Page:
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Discussion in 'Axe, Tomahawk, & Hatchet Forum' started by HyperHarold, Mar 23, 2020.
That is a definite possibility.
This most likely came to the US from Germany by way of my wife’s great grandfather Rupert. It was hung on a pegboard with a plethora of common modern hand tools. No additional context.
I had noticed the similarity to a modern double bladed cleaver. However I was convinced that it was a wood working tool due to the company’s connection to axes. your comment has me thinking that this is the most likely explanation.
This also explains why the handle resembles a cast iron frying pan handle.
It reminds me of a batte de vannier handle. Probably the material is softer than what's needed to maintain a keen edge. S'why it sharpened up with so little effort. In fact the long edged sides are not for cutting but giving pointed blows and ought to be rounded, the flat back-side used to break up the cells of the meat so it doesn't shrivel in the frying pan.
I exaggerated when I said 10 minutes. It took about 150 strokes w steady pressure along the length of each surface w a good bastard file followed up w about 10-15 minutes of honing through 3 grits of diamond stone. I left in some nicks that would have taken appreciatively longer to remove. The time and effort expended were in keeping w the time required in maintaining the edges on my planes and chisels. It is good quality steel.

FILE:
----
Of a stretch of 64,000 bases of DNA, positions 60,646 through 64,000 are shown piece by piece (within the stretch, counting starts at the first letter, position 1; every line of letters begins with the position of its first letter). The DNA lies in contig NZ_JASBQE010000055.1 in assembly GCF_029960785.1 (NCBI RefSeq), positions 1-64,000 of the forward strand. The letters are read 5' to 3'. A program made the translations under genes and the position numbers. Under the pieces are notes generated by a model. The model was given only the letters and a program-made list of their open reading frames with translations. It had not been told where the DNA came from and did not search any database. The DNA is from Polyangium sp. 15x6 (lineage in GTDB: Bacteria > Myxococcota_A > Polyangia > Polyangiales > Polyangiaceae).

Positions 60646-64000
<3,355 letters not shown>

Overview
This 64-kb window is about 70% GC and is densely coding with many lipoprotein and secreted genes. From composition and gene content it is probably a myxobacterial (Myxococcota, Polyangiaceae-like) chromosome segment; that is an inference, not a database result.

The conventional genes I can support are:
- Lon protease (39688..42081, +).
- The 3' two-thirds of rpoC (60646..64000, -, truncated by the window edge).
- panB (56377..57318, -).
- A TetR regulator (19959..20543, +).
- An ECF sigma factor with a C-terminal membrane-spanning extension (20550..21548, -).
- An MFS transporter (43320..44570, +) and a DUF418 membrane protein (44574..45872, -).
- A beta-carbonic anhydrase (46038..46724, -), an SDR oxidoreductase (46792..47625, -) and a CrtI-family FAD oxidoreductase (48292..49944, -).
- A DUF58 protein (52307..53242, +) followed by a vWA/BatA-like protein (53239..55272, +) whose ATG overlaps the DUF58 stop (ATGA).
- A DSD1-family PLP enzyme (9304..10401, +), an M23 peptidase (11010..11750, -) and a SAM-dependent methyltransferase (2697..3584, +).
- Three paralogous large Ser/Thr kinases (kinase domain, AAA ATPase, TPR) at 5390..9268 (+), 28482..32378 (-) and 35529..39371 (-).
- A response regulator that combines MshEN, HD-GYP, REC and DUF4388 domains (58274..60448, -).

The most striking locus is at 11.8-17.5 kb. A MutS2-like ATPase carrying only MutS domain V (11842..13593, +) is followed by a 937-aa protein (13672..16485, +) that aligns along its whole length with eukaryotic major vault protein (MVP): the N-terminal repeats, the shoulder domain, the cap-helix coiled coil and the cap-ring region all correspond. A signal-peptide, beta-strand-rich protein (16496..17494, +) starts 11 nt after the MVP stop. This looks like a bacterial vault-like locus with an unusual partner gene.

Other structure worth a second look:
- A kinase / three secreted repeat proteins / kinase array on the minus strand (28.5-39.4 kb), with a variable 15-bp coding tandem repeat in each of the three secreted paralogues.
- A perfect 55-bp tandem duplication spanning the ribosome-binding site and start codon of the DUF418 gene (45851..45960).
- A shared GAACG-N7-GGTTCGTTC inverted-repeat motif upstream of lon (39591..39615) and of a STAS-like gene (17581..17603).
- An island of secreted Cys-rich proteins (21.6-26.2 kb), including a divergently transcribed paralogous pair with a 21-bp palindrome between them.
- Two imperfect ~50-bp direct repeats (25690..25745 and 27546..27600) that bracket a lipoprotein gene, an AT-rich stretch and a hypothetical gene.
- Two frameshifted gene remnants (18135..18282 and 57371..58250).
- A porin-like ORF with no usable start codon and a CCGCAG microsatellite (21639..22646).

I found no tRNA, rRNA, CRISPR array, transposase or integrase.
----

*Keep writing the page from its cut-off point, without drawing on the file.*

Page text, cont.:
Made for flattening chops to a uniform thickness so they will cook the same.
You guys solved the mystery!
What a cool implement!...i now feel like a savage,using the edge of a plate all these years....
Ernest, you may have the answer. I looked up “vannier “ and found that it meant “basket weaver”. It didn’t make sense to me but I reached out to my father-in-law’s sister and it turns out that her grandfather was a wire weaver! I think that the tool was not meant to be sharp edged but rather used to tighten the weave in cable making!
Hey man I'm glad you got your answers! You didn't delete my comment. Haha. I did. I no sooner posted it and you reposted with a great description. . Glad you got it all figured out.
I once made such a battering implement for preparing dried hams with the same intention in mind which I call "batte de jambone" or "ham slapper".
You can see the similarities.
I ain't touching that.